“People are running for their lives,” said Bao Yuling, 62.

Ms. Bao believes that, like last time, there will be no results. It was a rare consensus with her 35-year-old daughter Zhang Yijie.

She has little memory of past military exercises during the third Taiwan Strait crisis, as the confrontation at the time was already called. Instead, she said the recent influx of Chinese dredgers into the waters near the islands was a more visible sign of Chinese aggression.

Now, she views China’s authoritarianism critically. While her mother believes economic growth should come first and admires new construction on nearby Chinese islands, Ms Zhang said freedom and democracy are paramount.

“Our founding father, Sun Yat-sen, took so long to win the revolution and get us out of the dictatorship, why should we come back?” she said.

This trend is more pronounced further from China, where the majority of the 23 million people live on the island of Taiwan itself. Jessica Fang, 26, a consultant in the central city of Changhua, said the threat of constant attack was increasingly embedded in her generation’s worldview as democratic values ​​emerged.

Amid the current tense situation, many watching outside Taiwan appeared to expect Taiwanese to “hysterically” stock up on food and make evacuation plans, Ms Fang said, adding she was offended by the perception. “Taiwanese show composure in the face of rising tensions not because of ignorance or naivety, but because it’s accepted – even internalized – as part of Taiwanese,” she said.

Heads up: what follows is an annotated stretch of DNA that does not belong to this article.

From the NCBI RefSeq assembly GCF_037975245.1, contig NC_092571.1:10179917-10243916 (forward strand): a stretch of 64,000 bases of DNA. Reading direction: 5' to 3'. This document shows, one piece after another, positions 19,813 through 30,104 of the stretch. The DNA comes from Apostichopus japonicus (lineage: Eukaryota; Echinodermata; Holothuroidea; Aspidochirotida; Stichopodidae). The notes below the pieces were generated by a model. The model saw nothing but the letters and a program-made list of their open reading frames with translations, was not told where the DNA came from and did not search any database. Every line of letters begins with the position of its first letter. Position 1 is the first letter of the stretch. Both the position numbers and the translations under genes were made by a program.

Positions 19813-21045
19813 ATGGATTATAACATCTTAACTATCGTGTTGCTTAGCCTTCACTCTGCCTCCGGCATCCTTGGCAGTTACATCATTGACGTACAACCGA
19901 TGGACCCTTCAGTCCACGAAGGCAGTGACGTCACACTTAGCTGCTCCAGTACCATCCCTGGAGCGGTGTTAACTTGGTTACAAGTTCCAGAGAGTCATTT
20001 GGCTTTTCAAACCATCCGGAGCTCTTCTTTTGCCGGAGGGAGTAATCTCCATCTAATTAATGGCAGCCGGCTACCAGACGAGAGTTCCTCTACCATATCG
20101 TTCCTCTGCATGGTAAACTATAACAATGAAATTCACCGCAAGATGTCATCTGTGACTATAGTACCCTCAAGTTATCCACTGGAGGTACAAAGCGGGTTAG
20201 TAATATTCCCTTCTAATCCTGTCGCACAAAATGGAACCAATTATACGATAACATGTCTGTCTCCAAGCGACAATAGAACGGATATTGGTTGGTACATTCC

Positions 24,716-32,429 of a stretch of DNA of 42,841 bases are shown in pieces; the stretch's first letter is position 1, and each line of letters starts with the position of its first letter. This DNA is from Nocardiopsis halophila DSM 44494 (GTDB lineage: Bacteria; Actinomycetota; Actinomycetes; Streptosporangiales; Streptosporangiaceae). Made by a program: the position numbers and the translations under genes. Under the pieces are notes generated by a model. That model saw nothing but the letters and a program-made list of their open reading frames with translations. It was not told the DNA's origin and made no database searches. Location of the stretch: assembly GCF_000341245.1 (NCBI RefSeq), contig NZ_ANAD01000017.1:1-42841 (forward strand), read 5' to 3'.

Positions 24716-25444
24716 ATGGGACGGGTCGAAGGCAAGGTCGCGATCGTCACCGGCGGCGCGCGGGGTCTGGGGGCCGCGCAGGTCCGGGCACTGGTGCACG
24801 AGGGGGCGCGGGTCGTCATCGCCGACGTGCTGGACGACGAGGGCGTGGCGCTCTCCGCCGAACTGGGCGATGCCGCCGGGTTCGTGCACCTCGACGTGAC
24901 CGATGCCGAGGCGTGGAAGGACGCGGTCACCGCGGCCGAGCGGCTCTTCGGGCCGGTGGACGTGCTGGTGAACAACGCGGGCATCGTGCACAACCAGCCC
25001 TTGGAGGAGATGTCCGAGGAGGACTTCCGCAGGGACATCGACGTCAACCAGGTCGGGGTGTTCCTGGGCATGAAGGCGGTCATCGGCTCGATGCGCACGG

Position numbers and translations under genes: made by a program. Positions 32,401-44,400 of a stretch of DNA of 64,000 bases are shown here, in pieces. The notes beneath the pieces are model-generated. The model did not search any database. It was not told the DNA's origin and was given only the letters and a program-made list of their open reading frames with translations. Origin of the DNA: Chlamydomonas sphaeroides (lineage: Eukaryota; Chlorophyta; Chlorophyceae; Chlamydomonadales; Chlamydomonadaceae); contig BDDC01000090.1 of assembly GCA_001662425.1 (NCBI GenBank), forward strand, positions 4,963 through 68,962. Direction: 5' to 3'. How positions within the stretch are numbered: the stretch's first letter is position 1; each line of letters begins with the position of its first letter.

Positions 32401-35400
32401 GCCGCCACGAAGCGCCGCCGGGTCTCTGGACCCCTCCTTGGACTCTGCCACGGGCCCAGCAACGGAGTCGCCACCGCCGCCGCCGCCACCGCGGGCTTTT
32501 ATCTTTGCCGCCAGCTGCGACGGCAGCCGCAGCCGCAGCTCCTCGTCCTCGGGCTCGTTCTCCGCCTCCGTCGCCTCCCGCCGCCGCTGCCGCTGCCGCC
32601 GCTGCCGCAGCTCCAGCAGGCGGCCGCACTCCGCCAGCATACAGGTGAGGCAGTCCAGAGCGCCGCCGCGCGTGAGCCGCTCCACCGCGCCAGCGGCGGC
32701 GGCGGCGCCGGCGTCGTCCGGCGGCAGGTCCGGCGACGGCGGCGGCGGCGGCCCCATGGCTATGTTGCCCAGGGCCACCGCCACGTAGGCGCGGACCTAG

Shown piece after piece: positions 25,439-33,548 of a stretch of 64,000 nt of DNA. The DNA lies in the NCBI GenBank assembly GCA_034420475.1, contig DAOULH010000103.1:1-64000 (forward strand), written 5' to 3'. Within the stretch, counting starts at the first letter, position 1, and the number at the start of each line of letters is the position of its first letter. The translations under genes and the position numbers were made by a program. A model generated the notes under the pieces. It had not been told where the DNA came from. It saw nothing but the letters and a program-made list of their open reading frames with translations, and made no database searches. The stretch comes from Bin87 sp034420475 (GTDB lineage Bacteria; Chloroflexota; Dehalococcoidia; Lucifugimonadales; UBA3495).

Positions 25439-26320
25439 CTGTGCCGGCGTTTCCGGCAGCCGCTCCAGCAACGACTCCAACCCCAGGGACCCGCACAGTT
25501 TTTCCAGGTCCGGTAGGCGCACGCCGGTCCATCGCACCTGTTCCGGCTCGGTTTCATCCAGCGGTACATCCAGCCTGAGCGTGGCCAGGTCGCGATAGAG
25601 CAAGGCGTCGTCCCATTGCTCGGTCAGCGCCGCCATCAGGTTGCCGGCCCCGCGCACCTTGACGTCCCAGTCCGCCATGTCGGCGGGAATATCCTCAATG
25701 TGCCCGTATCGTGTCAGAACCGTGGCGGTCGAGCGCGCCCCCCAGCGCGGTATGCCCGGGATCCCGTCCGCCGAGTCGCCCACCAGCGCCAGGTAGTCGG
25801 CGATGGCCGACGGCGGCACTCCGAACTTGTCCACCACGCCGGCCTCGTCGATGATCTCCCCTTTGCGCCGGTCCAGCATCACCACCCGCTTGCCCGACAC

Still, she acknowledged that recent military gestures from China have made her take the prospect of an attack more seriously. If the Taiwan Strait did become a battlefield, Ms Fang said she would send her parents to safety and then stay to fight, though she admits that taking up arms may not be the most effective way for her to contribute.

On the island of Taiwan near China, a handful of people did get a glimpse of the drill. In Kinmen, Qiu Yixuan, 39, the owner of an independent bookstore, said she felt the shock on Thursday. “At first I thought it was thunder, then I realized it wasn’t,” she said.

Even so, she was unmoved. “It brought back memories of my childhood dodging bombs,” she said, adding that the current threat was no big deal compared to the past.

On the Matsu Island chain to the north, 16-year-old high school student Cai Haomin said he heard an explosion and saw a brief light. He showed an image he took on his phone of a parallel wake rising off the coast of China.

During her year in China, Tsai Ing-wen has come to appreciate aspects of the country, such as its economic growth and technological prowess. However, he said he plans to join the Taiwanese military when he is old enough. He prefers freedom of speech in Taiwan.

This is important for his main form of political engagement, making memes online mocking the Chinese Communist Party and Xi Jinping.

In response to growing tensions with China, he created a meme with images from the British sitcom, “Mr. Bean,” which showed the titular character checking his watch and falling asleep. Above them, he added his own message: “So is the party going to attack?” using a derogatory nickname to refer to the Chinese Communist Party.

He said his views on China were shared by his friends, who did not take the prospect of an invasion seriously. As usual, China’s anger is for show, he said.

“Beautiful pictures of these two missiles. If they have so much money, why not take more pictures,” he said.

Amy Zhang Qian Kinmen County reports, John Liu from the Matsu Islands and Paul Mozur Taipei reported.